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Music falls in place laying equal emphasis on both moods, the desi hip-hop one and the slow romantic one. Moving the focus of our so-far-so-good journey towards the acting department, one really does not have anything to fuss about. Whether it be the leading trio of Rajkumar-Ayushman-Kriti or the supporting framework of Pankaj Tripathi and Seema Bhargava, the characters gel perfectly with each other adding richness to this Bareilly Ki Barfi. To support the laudable acting and the phenomenal storytelling skills of the director, the film has one of the finest screenplays I have seen this year in Bollywood. Nitesh Tiwari tries a different flavor after his obliviating success with last year’s Dangal, and presents a comical love triangle to keep up with his standards of entertainment.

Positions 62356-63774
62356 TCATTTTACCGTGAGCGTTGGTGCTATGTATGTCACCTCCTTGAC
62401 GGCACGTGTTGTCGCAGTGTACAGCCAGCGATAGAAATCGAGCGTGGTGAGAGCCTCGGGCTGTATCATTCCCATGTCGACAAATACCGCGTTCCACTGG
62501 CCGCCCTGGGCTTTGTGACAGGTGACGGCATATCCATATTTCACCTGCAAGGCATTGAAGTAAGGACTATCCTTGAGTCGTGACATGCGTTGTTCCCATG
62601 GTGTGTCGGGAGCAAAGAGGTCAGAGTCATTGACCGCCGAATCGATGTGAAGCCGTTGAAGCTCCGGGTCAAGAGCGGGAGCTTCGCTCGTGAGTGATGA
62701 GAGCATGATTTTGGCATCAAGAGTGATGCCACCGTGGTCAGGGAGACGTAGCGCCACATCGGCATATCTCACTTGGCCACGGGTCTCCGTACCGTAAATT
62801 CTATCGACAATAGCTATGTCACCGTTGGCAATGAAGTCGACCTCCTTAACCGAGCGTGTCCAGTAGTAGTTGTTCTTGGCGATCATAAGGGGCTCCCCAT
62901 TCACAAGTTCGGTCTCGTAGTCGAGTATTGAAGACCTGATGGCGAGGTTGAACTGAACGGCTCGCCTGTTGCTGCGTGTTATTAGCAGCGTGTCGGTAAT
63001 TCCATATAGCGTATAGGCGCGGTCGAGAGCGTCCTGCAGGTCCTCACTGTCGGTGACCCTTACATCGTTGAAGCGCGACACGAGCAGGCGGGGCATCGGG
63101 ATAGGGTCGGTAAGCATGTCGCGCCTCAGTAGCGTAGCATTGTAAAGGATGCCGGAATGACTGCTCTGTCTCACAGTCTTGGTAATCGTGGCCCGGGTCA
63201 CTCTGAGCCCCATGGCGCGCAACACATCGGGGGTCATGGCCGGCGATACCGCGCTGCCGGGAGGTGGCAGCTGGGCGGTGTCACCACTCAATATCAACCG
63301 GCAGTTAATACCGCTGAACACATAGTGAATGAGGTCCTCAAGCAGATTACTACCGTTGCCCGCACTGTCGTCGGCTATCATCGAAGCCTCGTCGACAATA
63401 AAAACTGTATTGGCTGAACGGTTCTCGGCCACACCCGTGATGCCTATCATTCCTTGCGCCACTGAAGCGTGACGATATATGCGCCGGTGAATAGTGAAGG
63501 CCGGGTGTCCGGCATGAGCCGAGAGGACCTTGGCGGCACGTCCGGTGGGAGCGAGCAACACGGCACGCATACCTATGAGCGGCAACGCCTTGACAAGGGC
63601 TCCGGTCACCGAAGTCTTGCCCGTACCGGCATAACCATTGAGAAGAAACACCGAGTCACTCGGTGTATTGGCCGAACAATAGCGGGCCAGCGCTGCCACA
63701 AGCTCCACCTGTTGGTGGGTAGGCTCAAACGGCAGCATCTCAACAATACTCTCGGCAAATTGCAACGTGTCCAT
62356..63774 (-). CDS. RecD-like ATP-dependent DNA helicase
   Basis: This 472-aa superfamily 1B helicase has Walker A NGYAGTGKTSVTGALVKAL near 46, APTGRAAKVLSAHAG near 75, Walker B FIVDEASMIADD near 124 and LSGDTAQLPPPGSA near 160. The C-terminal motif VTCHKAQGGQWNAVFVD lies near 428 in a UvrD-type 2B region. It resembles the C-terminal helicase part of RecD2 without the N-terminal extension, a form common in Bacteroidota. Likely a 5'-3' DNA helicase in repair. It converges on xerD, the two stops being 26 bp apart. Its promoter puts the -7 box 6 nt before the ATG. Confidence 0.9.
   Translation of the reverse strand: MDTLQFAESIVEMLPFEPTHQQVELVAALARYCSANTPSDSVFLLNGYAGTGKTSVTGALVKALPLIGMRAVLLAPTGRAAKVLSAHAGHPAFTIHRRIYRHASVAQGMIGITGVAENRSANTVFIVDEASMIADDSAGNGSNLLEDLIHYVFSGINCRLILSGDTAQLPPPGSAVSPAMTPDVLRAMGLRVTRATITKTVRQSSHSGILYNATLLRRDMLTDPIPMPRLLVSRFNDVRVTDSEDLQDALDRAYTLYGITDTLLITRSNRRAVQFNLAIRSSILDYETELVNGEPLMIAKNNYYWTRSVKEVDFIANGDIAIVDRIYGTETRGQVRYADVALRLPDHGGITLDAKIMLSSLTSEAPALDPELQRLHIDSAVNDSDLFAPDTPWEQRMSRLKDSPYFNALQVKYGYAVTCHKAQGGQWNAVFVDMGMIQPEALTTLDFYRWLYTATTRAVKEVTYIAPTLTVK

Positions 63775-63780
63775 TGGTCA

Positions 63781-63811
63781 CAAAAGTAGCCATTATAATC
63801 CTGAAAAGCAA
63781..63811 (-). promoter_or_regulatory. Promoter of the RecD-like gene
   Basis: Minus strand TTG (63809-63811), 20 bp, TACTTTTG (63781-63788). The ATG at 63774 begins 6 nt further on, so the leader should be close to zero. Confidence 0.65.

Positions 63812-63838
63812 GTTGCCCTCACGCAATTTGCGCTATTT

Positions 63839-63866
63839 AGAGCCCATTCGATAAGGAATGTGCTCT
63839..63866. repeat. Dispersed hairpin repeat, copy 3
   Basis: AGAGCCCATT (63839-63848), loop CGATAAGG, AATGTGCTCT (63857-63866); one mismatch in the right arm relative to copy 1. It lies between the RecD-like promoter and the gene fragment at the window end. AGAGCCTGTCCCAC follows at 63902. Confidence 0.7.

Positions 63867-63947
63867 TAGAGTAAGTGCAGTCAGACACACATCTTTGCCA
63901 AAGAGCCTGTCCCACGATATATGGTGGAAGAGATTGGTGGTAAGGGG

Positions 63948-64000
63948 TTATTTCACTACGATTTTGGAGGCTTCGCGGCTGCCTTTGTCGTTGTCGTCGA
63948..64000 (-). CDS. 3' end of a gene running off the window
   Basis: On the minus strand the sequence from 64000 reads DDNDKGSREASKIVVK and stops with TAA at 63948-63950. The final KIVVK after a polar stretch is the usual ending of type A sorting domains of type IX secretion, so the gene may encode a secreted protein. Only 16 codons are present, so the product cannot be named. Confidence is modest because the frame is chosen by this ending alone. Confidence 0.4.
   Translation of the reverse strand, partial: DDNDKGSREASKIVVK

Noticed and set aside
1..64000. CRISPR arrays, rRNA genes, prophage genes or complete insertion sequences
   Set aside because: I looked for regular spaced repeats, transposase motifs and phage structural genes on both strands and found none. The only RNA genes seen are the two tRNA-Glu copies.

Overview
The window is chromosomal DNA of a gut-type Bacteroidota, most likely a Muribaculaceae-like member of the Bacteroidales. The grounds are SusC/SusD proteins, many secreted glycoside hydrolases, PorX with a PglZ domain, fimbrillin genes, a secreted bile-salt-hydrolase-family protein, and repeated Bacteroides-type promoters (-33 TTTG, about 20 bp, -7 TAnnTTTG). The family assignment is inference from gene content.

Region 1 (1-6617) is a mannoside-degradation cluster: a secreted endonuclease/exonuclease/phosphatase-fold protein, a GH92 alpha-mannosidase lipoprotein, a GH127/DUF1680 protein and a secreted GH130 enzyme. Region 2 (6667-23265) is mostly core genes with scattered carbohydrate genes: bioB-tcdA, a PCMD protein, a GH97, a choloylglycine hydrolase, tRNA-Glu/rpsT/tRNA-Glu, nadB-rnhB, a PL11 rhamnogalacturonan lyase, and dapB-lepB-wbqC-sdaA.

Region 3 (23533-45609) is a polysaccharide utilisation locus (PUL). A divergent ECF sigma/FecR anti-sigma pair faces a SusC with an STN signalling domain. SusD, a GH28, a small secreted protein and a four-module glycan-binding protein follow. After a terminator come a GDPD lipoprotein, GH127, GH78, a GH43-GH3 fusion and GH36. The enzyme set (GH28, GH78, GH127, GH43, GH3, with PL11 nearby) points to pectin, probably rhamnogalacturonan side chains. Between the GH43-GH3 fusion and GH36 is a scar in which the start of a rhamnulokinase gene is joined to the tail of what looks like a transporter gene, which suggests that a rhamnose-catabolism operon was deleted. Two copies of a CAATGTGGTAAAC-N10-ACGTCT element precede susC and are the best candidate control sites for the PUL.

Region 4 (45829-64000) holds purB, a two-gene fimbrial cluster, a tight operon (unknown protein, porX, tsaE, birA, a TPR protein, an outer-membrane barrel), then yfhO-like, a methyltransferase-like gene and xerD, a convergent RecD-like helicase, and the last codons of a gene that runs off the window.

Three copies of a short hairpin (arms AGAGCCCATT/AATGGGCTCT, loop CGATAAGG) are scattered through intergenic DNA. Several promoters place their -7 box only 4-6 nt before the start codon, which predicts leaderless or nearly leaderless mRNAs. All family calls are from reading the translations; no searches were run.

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This journey hardly gives us anything to woo about, but even this lovable pulp of emotion and comedy suffers from a few unstimulating moments in its route. The tone tends to rattle you in few scenes as the film does quick shuffles between comedy and serious emotion to pull you down. Nevertheless, the supporting compartments of acting and brilliant writing and a splash of the occasional laugh helps you get past this short-lived lean patch. Summing up my experience, Bareilly Ki Barfi is perfectly rich, tender and tasty, exactly how I had expected it to be and would strongly urge not missing this entertainment riot.

Toilet:Ek Prem Katha: delivers its message but as a film, its just another in the lot

The Cinema Station’s Rating: Ordinary Non AC chair car journey

Starting with Baby in 2015, Akshay Kumar’s spirit of patriotism and urge to end the social taboos within the Indian society has been quite evident in his films. Within 2017 itself, he attacked fake encounters and power abuse with Jolly LLB 2 and now with Toilet, the veteran looks to educate people on sanitation and use of toilets in households. Well, to be on the side of Bollywood, the film does pack a punch with its delivery and surely looks the one to spread the message, but as a film, it’s just another ordinary piece of cinema which misses on some important aspects.